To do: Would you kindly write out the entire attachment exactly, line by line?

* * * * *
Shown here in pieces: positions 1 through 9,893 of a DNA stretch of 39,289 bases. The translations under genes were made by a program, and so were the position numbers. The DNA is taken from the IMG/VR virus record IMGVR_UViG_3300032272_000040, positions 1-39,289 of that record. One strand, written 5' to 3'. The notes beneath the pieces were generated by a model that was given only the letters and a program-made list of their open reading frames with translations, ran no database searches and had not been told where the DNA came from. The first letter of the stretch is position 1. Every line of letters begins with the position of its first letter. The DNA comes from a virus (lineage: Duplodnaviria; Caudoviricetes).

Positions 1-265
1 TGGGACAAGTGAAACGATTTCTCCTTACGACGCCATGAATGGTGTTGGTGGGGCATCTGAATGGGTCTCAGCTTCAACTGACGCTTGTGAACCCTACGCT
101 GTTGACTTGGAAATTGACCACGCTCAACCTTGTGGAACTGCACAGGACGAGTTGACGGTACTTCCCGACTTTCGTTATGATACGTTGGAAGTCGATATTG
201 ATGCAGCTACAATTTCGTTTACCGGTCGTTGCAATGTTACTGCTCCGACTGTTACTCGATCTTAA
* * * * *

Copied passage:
Shown here in pieces: positions 1 through 9,893 of a DNA stretch of 39,289 bases. The translations under genes were made by a program, and so were the position numbers. The DNA is taken from the IMG/VR virus record IMGVR_UViG_3300032272_000040, positions 1-39,289 of that record. One strand, written 5' to 3'. The notes beneath the pieces were generated by a model that was given only the letters and a program-made list of their open reading frames with translations, ran no database searches and had not been told where the DNA came from. The first letter of the stretch is position 1. Every line of letters begins with the position of its first letter. The DNA comes from a virus (lineage: Duplodnaviria; Caudoviricetes).

Positions 1-265
1 TGGGACAAGTGAAACGATTTCTCCTTACGACGCCATGAATGGTGTTGGTGGGGCATCTGAATGGGTCTCAGCTTCAACTGACGCTTGTGAACCCTACGCT
101 GTTGACTTGGAAATTGACCACGCTCAACCTTGTGGAACTGCACAGGACGAGTTGACGGTACTTCCCGACTTTCGTTATGATACGTTGGAAGTCGATATTG
201 ATGCAGCTACAATTTCGTTTACCGGTCGTTGCAATGTTACTGCTCCGACTGTTACTCGATCTTAA